McKnight calls an audible

NEWPORT BEACH — If you ask Scott McKnight, it's less like a retirement and more like moving to a new team.

On June 1, when the Newport Beach police lieutenant walks away from the department after 28 years, he'll be turning in his badge and uniform for a clipboard and whistle with JSerra Catholic High School football in San Juan Capistrano.

McKnight, who turns 50 this month, will coach the budding program's defensive backs and special teams.

"It's a full swan-dive. I'm starting one and finishing another," McKnight said. "You have that from a lot of officers. They want to be part of a team. Oddly enough, that's what's bringing me to my next career."

On the surface, going from cop-to-coach may seem like an unexpected turn, but McKnight has pulled double-duty before, coaching in the day and policing at night.

"I'm not someone who needs a lot of sleep," he quipped.

He worked with junior varsity players at Mater Dei High School and coached his son's Pop Warner team in Rancho Santa Margarita.

His son, Scotty McKnight, 23, broke receiving records at the University of Colorado and will likely get drafted by the NFL, according to media reports. He currently lives with his friend, New York Jets quarterback Mark Sanchez.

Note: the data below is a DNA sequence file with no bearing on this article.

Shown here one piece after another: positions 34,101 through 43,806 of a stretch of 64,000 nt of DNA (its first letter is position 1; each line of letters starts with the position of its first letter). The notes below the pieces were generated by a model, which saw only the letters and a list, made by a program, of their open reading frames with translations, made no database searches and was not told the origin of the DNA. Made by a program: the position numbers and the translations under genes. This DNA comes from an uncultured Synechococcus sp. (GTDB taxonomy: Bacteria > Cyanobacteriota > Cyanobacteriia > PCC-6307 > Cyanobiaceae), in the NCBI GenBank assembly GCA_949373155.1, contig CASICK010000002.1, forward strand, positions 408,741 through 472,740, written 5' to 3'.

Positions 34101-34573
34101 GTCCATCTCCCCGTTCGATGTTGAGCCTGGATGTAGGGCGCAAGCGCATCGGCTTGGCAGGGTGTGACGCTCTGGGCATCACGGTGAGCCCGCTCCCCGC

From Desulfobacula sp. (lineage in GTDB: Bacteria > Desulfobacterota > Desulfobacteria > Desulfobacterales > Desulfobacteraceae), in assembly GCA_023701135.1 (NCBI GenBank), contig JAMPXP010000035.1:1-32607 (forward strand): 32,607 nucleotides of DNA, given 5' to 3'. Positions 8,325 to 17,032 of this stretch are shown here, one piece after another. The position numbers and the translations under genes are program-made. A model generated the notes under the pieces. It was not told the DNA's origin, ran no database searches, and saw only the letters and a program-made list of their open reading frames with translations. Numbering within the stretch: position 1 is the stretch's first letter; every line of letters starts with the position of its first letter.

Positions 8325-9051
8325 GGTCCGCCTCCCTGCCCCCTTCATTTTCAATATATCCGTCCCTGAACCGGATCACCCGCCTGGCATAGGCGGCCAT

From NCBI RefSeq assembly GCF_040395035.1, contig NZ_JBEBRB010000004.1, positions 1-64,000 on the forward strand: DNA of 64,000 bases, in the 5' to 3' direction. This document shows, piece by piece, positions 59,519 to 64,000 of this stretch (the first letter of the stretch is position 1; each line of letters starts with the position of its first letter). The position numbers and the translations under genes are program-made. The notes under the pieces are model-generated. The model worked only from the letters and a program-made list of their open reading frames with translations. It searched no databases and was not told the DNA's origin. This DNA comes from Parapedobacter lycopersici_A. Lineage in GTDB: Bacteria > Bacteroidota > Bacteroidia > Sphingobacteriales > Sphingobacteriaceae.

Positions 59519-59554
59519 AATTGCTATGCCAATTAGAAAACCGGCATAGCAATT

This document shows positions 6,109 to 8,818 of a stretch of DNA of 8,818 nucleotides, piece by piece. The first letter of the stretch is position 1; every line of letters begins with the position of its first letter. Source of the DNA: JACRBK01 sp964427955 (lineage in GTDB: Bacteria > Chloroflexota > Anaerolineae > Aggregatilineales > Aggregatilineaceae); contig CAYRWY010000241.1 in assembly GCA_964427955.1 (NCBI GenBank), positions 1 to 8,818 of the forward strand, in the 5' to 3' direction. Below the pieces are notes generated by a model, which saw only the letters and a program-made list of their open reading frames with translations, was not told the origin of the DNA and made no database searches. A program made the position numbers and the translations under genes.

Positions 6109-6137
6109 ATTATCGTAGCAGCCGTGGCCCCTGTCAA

McKnight's also about to become a grandfather. His daughter, Shannon, 26, is expecting.

McKnight studied horticulture at UC Davis, where met his wife of 28 years, Cathy. He transferred to Cal State Long Beach and earned a degree in occupational studies, but didn't finish the horticulture work.

Considering becoming a police officer like his brother and father, who both work in Los Angeles, he applied and was hired by the NBPD.

He's worked in seemingly every capacity available in the city, from patrol to training to narcotics.

But it was in narcotics with the planning, or "scheming" as he calls it, the studying your suspects and ultimately making arrests, where McKnight had the most fun.

"When you work as a narcotics officer, you've got to prepare for whatever the result and, at some point, you get to put it into play," he said. "It's a cat-and-mouse thing."

Not unlike, say, football.

"I found something to replace that kick [from narcotics work]," he joked. "I coach with passion and police with passion."

McKnight will just be on the gridiron at first, but said he hopes to eventually land a job teaching leadership courses there.

"I think any good coach is a good teacher," he said. "When you do anything with passion, it's hard not to succeed."

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